Agreement with the Kansa, 1864

ORIGINAL SIGNATORIES

KEY PROVISIONS

HISTORICAL NOTES

Agreement with the Kansa, 1864

June 11, 1864

Articles of Agreement and Convention made and concluded at the city of Washington, District of Columbia, on the eleventh day of June, eighteen hundred and sixty-four, by and between Willaim P. Dole, Commissioner of Indian Affairs, and Hiram W. Farnsworth, United States Indian agent, on the part of the United States, and the following named chiefs and headmen representing the Kansas tribe of Indians, to wit: Ish-ta-la-sia, Kah-he-gah-wah-ti-an-gah, Ah le-ga-wah-ho, No-pa-wy, Kah-he-gah-sha, Wah-ti-in-gah, Pah-do-cah-gah-le, they being duly authorized by said tribe.

The Kansas tribe of Indians believing their condition will be materially improved by the sale of their lands where they now reside, and the purchase of another tract of land more remote from the settlements of white men where they can enjoy undisturbed such instructions in the useful arts and general knowledge as their means will enable them to secure; and the commissioner, on the part of the United States, being satisfied that a compliance with the views and wishes of said tribe of Indians will promote the interest of said Indians and of the government of the United States; it is therefore, hereby mutually agreed by and between the parties hereto as follows:

Article I.

The said Kansas tribe of Indians hereby cede to the United States all the land contained in their present diminished reserve, located in the State of Kansas, and more particularly described by the survey and plats on file in the Department of the Interior, as comprising a tract about fourteen miles in length from east to west, and about nine miles in width from north to south, in trust. Said lands to be sold for the benefit of said tribe of Indians, as hereinafter provided.

Article II.

As soon after the ratification of this treaty as may be practicable, and deemed for the best interests of said tribe, the lands hereby ceded shall be appraised and sold to the highest and best bidder by the Secretary of the Interior, in tracts not exceeding one hundred and sixty acres each, upon sealed bids, to be duly invited by public advertisement, at a minimum price of not less than sixty cents per acre, exclusive of the value of any improvements thereon. Such improvements shall be valued under the direction of the Secretary of the Interior, and no tract of land upon which the same are situated shall be sold for a less price than the value of such improvements, in addition to the said minimum price. If, however the Secretary of the Interior shall at any time be of opinion that the true interest of said tribe will be promoted by the sale of the whole or any portion of said lands by modes other than are above provided, he is hereby fully authorized and empowered so to do: provided, that no such sale shall be effected at a less price than is above stipulated; and provided further, that no part of the proceeds of the land hereby ceded shall be applied to the payment of any indebtedness now existing against said tribe.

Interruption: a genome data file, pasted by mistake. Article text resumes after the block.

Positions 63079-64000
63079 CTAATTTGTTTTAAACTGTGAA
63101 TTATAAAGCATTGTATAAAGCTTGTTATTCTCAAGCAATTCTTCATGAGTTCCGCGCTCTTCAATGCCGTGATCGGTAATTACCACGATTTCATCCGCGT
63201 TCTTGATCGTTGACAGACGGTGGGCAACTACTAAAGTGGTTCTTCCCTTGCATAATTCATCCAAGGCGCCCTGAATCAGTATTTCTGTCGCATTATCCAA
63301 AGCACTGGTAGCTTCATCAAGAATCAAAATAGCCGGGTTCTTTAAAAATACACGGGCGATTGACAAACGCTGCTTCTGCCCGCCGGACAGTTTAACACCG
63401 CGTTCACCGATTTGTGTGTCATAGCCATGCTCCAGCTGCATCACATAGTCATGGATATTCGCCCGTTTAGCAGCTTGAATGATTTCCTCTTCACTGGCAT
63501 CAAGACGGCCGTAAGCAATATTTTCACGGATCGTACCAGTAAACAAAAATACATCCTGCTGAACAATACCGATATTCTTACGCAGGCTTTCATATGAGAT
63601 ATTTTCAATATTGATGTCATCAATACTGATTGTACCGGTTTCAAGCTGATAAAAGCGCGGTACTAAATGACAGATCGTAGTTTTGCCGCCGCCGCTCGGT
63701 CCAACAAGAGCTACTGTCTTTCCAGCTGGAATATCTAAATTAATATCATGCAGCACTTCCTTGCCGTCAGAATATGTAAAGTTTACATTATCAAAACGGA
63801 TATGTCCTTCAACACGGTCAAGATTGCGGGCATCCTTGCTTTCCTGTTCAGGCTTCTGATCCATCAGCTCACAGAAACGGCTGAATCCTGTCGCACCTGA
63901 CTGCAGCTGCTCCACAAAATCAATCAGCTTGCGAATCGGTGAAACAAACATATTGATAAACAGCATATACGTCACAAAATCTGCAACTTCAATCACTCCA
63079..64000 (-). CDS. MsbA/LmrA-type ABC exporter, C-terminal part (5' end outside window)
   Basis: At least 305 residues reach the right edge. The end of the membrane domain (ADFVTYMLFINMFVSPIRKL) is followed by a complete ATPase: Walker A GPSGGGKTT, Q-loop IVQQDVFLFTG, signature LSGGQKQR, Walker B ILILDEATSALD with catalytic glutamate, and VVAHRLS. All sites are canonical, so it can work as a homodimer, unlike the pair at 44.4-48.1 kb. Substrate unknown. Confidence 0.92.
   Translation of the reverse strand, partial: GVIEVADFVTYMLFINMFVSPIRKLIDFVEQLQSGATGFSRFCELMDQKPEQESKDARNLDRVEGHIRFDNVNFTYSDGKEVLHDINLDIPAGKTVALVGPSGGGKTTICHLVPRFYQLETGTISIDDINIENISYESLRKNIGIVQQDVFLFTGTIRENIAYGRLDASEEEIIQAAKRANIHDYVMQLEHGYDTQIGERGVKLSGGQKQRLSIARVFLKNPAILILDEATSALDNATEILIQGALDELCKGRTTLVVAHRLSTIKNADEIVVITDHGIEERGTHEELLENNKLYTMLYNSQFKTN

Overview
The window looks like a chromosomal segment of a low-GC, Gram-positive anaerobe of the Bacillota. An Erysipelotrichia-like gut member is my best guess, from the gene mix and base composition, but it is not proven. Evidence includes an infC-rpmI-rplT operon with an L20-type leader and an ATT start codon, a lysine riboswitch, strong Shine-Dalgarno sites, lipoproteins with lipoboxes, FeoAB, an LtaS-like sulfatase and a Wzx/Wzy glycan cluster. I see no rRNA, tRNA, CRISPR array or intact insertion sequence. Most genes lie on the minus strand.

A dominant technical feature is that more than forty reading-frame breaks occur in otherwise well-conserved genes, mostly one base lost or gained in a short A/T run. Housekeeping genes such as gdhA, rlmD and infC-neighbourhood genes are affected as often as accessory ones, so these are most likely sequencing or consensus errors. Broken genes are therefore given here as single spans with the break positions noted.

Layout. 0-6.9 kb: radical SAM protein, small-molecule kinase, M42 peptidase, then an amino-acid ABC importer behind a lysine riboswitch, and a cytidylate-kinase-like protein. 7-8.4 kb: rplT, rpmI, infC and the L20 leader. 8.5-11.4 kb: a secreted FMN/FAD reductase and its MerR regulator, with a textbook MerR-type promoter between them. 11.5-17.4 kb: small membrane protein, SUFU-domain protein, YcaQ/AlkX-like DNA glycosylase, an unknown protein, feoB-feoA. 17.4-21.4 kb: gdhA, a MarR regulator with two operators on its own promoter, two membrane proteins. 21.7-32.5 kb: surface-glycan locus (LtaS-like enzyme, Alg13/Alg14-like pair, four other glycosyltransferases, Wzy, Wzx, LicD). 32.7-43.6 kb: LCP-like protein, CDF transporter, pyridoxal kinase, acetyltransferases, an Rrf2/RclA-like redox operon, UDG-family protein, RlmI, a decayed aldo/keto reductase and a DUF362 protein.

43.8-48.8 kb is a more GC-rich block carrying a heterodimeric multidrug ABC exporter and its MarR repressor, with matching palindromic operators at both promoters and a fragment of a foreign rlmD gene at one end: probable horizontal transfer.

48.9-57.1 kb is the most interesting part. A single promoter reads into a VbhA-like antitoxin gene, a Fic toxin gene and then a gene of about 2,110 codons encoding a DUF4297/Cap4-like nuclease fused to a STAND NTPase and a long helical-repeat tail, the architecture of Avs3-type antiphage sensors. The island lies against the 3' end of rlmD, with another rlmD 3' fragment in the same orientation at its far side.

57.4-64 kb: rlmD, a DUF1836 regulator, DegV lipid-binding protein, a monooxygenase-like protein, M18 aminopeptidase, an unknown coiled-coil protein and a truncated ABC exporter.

Article III.

The United States agrees to sell to said tribe of Indians, a fifty cents per acre, a tract of land for permanent occupation, of such size as they may desire, not exceeding the quantity now held by them, and conforming in shape to government surveys, to be selected by said tribe, with the consent of the President, from the lands purchased of the Osage Indians by the treaty of August 29, 1863, or with like consent on any lands owned by the government of the United States under existing treaties, or that may hereafter be acquired by the United States from any tribe or tribes of Indians in the Indian territory south of Kansas, or from any lands that may hereafter be purchased by treaty with the Osage Indians, at a price to be agreed upon by the treaty making-parties, not exceeding fifty cents per acre. And it is further provided that if the lands selected are improved, a fair and reasonable value for said improvements shall be paid in addition to the price of fifty cents per acre. Payment for said tract of land shall be made from the money arising from the sales of the lands hereby ceded.